Western primaries, Biden to sign Inflation Reduction Act, R. Kelly trial: 5 things to know Tuesday

·5 min read

Can Liz Cheney survive? Primaries test Trump strength in Alaska, Wyoming

Alaska and Wyoming will hold high-profile primary elections Tuesday in contests where the presence of former President Donald Trump will, yet again, again loom. In Wyoming, all eyes are on Rep. Liz Cheney, an outspoken critic of Trump who is not expected to survive a challenge from lawyer Harriet Hageman. In Alaska, voters will select nominees in primaries for Senate, governor and the state's sole House seat. Republican Sen. Lisa Murkowski faces a Trump-backed challenger after she voted to convict the former president during his second impeachment trial following the Jan. 6 assault on the Capitol. On the other side of the GOP's tent, Sarah Palin, the former Alaska governor and vice-presidential nominee, is back on an Alaska ballot Tuesday. Endorsed by Trump, she finished first to qualify for a special election seeking to replace Rep. Don Young, who died in March. Palin is actually on the ballot twice: once in the election to complete Young's term and another for a full two-year House term starting in January.

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Biden to sign Inflation Reduction Act

President Joe Biden will sign the Inflation Reduction Act Tuesday, the sweeping legislation on health care, climate and taxes. The bill includes record spending on clean energy initiatives, measures to reduce prescription drug prices and a tax overhaul to ensure large corporations pay income taxes. The 10-year, $739 billion package will also raise taxes on certain corporations while reducing the deficit by about $100 billion over the next decade. It would also allow Medicare to negotiate prescription drug prices – long opposed by the pharmaceutical industry – and extend Affordable Care Act subsidies three more years through 2025. The House on Friday passed the bill along party lines, voting 220-207, with no Republicans joining Democrats in supporting the act. The signing caps a spurt of legislative productivity for Biden and Congress, who in three months have approved legislation on veterans’ benefits, the semiconductor industry and gun checks for young buyers.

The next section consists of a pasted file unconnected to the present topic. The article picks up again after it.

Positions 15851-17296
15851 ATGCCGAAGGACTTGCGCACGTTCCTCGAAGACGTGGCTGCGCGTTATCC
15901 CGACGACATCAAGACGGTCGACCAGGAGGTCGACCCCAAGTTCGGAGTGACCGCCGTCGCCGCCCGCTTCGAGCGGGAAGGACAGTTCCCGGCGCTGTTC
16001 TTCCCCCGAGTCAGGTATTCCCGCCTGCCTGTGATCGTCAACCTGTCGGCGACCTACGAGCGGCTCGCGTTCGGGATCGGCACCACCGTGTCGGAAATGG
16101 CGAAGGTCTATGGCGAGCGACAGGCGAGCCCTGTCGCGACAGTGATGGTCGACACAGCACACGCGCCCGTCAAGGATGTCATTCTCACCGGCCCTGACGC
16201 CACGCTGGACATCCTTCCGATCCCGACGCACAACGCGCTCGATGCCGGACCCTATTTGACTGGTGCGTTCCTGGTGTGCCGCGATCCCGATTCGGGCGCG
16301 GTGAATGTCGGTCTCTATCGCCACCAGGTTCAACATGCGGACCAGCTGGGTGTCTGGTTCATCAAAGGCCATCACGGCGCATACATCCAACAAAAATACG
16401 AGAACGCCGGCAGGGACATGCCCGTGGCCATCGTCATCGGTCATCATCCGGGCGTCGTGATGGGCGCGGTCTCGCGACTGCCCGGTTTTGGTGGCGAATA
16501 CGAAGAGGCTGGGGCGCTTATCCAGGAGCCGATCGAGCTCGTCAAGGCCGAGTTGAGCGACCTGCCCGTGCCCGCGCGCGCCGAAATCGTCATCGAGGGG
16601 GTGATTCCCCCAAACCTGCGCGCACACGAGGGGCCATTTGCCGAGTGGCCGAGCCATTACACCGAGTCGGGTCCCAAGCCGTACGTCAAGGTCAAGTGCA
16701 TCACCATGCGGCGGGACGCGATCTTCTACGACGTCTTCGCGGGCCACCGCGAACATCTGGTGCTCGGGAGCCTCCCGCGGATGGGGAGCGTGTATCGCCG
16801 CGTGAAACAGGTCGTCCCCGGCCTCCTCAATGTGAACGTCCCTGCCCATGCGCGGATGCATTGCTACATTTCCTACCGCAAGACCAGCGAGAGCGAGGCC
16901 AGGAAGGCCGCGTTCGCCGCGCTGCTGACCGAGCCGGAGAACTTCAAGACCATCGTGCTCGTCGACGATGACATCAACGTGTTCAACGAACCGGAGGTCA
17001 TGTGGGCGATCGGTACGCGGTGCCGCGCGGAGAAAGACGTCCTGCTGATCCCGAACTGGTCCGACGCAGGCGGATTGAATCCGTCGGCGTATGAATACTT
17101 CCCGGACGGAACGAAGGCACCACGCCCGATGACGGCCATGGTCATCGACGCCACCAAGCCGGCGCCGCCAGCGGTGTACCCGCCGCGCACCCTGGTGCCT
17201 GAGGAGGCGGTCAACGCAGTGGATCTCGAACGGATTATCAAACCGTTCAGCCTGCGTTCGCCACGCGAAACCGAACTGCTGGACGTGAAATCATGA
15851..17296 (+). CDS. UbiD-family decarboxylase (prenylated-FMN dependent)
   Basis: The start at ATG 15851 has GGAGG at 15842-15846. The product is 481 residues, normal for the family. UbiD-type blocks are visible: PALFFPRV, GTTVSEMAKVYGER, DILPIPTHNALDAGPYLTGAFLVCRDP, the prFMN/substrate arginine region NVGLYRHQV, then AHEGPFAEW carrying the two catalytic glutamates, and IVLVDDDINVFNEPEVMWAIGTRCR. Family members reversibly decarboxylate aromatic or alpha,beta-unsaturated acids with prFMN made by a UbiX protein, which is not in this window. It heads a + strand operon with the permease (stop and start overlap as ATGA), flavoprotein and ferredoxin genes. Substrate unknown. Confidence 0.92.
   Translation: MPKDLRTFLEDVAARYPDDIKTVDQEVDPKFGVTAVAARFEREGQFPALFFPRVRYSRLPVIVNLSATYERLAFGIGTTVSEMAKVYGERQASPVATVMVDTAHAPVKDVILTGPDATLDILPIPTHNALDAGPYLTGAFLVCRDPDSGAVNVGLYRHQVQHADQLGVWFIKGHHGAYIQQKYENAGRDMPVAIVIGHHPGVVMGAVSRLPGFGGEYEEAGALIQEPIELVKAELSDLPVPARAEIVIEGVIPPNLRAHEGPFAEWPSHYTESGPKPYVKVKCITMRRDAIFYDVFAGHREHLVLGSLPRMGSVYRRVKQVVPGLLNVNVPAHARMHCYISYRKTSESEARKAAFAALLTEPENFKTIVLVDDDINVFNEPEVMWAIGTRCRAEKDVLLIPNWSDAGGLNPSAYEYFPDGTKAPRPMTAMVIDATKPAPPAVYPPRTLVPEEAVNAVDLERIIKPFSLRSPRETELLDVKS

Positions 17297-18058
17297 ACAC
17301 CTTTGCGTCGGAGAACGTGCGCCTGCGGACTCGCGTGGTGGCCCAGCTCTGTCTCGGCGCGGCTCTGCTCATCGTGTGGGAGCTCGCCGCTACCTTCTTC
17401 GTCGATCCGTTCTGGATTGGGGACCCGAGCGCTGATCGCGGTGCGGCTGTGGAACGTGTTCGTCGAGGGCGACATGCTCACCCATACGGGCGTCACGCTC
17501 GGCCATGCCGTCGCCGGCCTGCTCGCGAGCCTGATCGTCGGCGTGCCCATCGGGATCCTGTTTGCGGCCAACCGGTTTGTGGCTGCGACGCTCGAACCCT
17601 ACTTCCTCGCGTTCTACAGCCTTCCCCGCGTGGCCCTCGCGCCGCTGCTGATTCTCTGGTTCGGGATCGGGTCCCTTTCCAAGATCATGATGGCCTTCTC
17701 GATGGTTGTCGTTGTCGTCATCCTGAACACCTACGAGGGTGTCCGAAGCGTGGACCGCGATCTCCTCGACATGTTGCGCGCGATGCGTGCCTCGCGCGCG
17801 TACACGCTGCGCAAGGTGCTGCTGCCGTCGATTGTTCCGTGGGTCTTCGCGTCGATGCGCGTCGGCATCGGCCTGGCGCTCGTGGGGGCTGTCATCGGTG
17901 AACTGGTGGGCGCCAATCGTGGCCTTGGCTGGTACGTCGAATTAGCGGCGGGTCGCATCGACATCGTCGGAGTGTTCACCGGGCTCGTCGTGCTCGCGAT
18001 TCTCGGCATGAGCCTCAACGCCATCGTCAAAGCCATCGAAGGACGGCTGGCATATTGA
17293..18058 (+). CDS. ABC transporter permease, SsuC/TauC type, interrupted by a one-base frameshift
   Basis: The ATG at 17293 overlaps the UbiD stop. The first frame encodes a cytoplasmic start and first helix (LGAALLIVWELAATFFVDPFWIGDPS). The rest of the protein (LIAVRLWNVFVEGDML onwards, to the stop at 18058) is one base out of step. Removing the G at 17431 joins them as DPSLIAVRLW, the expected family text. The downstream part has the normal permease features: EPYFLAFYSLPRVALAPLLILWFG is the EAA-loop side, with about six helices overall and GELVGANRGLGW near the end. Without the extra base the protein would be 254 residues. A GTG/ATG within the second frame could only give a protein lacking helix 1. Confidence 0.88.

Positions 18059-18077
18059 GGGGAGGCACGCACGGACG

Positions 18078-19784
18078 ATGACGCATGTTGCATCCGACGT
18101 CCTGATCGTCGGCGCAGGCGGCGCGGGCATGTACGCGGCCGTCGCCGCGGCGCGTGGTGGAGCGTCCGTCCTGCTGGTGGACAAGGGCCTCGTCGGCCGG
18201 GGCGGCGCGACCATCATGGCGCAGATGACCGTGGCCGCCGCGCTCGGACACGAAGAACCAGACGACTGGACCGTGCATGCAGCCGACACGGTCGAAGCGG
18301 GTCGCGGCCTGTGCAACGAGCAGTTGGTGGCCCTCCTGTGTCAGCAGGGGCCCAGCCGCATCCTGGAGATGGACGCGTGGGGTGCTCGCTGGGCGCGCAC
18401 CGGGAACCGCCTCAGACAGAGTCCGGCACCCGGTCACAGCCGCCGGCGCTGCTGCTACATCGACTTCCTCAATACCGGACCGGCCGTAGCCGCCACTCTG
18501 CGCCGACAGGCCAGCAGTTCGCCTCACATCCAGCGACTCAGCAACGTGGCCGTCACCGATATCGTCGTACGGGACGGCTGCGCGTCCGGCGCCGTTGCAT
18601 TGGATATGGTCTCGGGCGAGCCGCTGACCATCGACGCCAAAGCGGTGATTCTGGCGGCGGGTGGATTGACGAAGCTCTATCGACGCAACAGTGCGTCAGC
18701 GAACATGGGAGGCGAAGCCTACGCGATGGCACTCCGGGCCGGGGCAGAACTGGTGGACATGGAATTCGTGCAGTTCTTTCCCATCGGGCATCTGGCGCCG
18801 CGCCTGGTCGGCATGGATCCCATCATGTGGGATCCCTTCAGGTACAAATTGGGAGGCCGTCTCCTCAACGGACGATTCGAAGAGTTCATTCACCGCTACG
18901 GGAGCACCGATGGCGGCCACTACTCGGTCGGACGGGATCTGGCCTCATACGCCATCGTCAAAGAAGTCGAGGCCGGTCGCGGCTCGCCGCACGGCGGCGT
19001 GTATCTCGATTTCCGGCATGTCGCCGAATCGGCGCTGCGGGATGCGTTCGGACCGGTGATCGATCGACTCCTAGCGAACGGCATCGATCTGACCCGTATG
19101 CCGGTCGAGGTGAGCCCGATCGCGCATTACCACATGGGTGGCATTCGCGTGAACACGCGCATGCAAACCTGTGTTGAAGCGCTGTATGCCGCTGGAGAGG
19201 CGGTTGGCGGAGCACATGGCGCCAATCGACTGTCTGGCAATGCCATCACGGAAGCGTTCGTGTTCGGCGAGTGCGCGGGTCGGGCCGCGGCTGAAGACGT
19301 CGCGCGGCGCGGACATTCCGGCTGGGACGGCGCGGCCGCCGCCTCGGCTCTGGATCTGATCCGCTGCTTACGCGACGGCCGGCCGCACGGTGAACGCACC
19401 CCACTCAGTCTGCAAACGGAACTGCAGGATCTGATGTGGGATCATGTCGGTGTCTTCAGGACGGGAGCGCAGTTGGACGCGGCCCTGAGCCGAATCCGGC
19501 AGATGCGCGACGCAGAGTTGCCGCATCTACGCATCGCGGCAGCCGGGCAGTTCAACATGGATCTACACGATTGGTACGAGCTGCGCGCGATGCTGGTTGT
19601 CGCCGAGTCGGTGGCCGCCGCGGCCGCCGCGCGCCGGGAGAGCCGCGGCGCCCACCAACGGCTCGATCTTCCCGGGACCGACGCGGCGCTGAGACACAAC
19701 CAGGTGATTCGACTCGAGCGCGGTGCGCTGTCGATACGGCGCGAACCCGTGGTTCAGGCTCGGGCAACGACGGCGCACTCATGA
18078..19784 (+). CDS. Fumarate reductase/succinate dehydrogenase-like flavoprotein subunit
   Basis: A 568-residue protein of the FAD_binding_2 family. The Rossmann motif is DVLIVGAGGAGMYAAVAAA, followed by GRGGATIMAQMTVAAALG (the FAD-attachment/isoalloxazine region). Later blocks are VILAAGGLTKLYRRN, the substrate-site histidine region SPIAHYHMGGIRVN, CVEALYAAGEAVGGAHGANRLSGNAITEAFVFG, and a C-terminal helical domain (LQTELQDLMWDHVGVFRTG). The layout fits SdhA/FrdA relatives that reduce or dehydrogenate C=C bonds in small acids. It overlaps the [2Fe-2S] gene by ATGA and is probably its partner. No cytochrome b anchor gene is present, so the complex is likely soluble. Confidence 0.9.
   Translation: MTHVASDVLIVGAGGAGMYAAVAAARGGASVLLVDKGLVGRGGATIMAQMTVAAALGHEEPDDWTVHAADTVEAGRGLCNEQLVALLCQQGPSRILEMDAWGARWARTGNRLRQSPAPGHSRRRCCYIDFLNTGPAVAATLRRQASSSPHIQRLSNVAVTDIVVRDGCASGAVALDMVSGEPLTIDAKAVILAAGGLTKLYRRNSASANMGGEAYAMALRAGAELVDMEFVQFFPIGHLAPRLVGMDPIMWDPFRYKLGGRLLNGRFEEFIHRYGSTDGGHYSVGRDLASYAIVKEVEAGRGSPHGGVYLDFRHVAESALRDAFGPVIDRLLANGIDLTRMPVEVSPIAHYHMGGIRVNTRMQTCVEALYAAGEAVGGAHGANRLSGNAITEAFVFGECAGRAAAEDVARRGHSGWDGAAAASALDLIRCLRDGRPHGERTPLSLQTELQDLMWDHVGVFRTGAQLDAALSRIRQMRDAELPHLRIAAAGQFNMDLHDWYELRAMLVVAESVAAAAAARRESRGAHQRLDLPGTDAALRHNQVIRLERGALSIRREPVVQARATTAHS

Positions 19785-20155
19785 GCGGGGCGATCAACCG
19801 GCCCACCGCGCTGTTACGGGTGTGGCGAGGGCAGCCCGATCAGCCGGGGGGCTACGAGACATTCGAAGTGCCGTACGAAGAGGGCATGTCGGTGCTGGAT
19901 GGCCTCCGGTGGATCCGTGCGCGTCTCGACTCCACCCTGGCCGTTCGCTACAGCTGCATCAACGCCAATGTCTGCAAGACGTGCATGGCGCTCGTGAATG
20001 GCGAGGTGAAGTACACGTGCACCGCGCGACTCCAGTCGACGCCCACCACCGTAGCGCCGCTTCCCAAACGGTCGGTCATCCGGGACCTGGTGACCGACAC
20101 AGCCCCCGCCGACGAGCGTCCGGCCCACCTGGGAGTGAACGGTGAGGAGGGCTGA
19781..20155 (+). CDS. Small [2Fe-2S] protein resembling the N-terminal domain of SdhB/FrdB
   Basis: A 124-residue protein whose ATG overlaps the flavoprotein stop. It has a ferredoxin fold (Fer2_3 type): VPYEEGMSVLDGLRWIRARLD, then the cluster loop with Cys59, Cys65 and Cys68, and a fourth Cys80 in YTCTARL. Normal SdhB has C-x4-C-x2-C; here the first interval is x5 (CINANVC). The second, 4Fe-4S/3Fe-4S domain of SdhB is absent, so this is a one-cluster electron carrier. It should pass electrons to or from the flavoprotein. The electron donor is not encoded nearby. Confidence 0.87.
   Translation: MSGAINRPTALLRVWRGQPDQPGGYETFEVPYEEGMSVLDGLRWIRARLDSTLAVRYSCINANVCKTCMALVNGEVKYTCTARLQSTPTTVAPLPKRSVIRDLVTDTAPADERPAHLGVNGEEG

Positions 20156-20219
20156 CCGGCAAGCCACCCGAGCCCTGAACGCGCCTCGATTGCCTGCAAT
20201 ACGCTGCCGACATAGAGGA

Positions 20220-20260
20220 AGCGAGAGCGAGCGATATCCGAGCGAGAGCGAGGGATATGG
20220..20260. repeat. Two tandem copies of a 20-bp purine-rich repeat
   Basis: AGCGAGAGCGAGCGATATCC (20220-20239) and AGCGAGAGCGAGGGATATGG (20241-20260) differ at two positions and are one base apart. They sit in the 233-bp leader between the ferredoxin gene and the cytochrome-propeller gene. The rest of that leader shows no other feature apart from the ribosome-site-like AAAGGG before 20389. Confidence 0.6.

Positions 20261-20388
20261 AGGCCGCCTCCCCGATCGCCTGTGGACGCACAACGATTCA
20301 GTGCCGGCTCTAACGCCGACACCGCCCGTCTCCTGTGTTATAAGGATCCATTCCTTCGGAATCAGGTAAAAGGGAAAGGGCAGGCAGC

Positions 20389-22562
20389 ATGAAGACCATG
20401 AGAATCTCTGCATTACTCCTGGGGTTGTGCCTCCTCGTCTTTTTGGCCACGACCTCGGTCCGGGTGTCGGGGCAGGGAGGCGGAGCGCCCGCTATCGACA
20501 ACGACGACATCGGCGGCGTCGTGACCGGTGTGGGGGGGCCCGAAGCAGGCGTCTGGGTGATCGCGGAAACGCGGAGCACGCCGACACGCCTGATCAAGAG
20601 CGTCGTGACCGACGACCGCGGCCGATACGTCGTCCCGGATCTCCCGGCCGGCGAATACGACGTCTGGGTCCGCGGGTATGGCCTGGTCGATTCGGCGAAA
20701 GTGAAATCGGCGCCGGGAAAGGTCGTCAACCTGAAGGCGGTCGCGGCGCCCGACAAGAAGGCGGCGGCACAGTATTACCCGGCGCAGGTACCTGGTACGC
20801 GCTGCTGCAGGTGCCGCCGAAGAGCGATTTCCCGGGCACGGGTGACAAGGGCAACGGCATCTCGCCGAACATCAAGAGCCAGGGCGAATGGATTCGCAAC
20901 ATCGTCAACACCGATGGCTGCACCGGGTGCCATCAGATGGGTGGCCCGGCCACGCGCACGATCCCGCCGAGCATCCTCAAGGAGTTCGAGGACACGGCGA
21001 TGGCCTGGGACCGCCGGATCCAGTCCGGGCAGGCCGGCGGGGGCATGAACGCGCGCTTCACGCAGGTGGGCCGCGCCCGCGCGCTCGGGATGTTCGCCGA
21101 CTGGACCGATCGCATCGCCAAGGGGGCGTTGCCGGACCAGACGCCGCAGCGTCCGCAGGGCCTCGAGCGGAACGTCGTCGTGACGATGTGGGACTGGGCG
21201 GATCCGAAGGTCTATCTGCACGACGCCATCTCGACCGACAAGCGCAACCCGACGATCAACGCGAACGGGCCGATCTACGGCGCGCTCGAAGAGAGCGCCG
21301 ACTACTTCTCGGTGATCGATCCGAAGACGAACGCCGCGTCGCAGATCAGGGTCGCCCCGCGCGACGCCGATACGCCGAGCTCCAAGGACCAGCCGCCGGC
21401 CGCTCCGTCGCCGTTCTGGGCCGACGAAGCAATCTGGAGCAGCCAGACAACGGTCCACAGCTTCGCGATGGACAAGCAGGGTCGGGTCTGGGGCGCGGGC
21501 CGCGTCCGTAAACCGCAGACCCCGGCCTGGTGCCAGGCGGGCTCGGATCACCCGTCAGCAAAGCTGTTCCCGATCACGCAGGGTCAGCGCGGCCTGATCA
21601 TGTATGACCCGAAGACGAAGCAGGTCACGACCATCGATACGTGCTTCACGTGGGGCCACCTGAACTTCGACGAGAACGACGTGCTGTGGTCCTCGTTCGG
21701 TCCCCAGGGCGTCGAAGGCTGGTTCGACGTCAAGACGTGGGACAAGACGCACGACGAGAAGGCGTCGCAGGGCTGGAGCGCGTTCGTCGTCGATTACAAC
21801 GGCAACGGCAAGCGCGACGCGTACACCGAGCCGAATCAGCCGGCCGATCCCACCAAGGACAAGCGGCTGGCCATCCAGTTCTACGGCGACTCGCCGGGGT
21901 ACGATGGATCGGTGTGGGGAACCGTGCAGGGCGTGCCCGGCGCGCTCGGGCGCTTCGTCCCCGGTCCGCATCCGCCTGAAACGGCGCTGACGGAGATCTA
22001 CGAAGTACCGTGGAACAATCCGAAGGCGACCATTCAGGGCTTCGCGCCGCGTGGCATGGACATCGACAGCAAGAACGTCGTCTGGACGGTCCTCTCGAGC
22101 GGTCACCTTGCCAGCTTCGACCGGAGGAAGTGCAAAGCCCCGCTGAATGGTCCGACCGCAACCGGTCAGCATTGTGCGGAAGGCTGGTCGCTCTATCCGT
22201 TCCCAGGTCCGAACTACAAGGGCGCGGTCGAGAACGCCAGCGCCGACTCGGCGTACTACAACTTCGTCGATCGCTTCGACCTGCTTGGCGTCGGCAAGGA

States expected to draft plan to use drastically less water from Colorado River Basin

Seven states are expected to draft a plan by Tuesday that would lessen the use of water supply from the Colorado River Basin. If they fail to do so, the federal government has threatened to intervene. The U.S. Bureau of Reclamation, the government agency that owns and operates major dams and reservoirs in the country, announced in June that the seven Western states that rely on the Colorado River Basin for water supplies had 60 days to agree on a plan to use drastically less water. As droughts linked to the climate crisis further strain water resources in the West, more communities are likely to have their day-to-day life impacted by water shortages. The goal: Bring water usage and water supply back in line, so that we are not tapping into reserves that will one day dry up.

Jury selection underway as R. Kelly faces federal trial

Jury selection in disgraced R&B star and convicted sex offender R. Kelly’s federal trial continues Tuesday as prosecutors and lawyers gird for a second attempt to convict him again as a sexual predator. The trial opened Monday in his hometown of Chicago, and centers on whether Kelly threatened and paid off a girl whom he allegedly videotaped himself abusing when he was around 30 and she was no older than 14. Jurors in the 2008 child pornography trial acquitted Kelly, with some later explaining that they felt they had no choice because the girl did not testify. The woman, now in her 30s, will be the government’s star witness in the federal trial that’s expected to last four weeks. Kelly, 55, already has been sentenced by a New York federal judge to a 30-year prison term for a 2021 conviction on charges that he used his fame to sexually abuse other young fans.

Reports: Tiger Woods to meet with PGA Tour players in effort to fend off LIV Golf

Tiger Woods is headed to the BMW Championship in Wilmington, Delaware, this week but not to play golf, according to multiple reports. Instead, he's going to meet with a group of PGA Tour players to discuss the continued encroachment of the LIV Golf Invitational Series. On Tuesday, Woods is set to meet with a number of the top-20 ranked players in the world before the start of the second FedEx Cup Playoffs tournament. Woods has spoken out against the Saudi-funded LIV several times, including at the 150th Open Championship in July. "Greg (Norman) has done some things that I don't think (are) in the best interest of our game," Woods said at the time, referencing the LIV CEO. As columnist Christine Brennan recently noted, "When LIV golfers meet the press, they should know by now what's coming: questions about leaving their old jobs on the PGA Tour for new jobs taking millions from (Saudi Arabia's) government's Public Investment Fund, which is controlled by (Saudi crown prince Mohammad bin Salman)."

Contributing: The Associated Press

This article originally appeared on USA TODAY: West primaries, Inflation Reduction Act, Tiger Woods: 5 things to know Tuesday